Momcilo Perisic, the most senior officer of the former Yugoslav Army to be convicted of war crimes, has appealed against his conviction by the Hague Tribunal, ICTY.
General Perisic, who commanded the Yugoslav Army during the wars in Bosnia and Croatia, was jailed for 27 years by the Hague Tribunal, ICTY, last year.
Perisic’s defence appealed the first instance verdict on the grounds that numerous legal and factual errors were made.
Perisic was found guilty of aiding and abetting murders, inhumane acts, persecutions on political, racial or religious grounds, and attacks on civilians in Sarajevo and Srebrenica, although he was acquitted of a direct responsibility for the Srebrenica genocide.
He was also found guilty of failing to punish his subordinates for their crimes of murder, and injuring and wounding civilians during rocket attacks on the Croatian capital Zagreb.
Requesting that Perisic be acquitted on all counts, the defence lawyer, Gregory Guy Smith, said that the prosecution admitted during the trial that not all charges against Perisic were proven.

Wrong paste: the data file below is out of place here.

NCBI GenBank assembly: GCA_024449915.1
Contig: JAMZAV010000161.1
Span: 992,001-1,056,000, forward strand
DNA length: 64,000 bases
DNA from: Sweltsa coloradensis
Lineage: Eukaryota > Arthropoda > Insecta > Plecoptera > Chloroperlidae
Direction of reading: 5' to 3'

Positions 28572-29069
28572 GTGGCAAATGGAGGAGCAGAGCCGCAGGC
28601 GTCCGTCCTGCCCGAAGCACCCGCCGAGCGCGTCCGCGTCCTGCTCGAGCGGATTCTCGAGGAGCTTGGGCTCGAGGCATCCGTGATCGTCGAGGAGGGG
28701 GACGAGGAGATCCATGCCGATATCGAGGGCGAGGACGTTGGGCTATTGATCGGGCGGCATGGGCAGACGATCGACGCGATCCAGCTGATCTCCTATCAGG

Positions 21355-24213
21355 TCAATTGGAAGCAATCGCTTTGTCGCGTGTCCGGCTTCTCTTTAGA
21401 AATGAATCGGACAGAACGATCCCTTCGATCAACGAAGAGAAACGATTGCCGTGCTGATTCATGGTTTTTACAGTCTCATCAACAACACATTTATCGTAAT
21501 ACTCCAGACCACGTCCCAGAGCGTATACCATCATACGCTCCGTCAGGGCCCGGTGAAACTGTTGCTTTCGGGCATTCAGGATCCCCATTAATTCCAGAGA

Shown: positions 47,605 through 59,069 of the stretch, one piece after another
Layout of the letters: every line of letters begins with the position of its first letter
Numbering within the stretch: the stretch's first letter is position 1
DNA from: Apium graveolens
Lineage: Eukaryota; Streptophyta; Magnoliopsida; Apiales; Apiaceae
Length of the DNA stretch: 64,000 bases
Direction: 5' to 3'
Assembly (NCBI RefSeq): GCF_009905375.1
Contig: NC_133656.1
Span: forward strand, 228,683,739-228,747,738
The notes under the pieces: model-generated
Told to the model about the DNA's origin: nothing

The verdict was passed with a two votes to one majority. The presiding judge at the trial, Bakone Moloto, disagreed and noted that giving support to the Bosnian Serb army to conduct the war is not the same as aiding the committing of war crimes in that war.
Perisic himself addressed the court.
“I cannot understand the Trial Chamber’s decision. How can something be established beyond reasonable doubt if the presiding judge doubts it?” he asked, insisting he was not aware of or responsible for atrocities.
The Hague prosecution argued that “the 27-year sentence is not excessive. It is appropriate to Perisic’s key role.”
“The Trial Chamber carefully examined the evidence and assessed them in adequate context,” said the prosecution, adding that Perisic had both de jure and de facto authority.
The ICTY’s Appellate Chamber will give its ruling at a later date.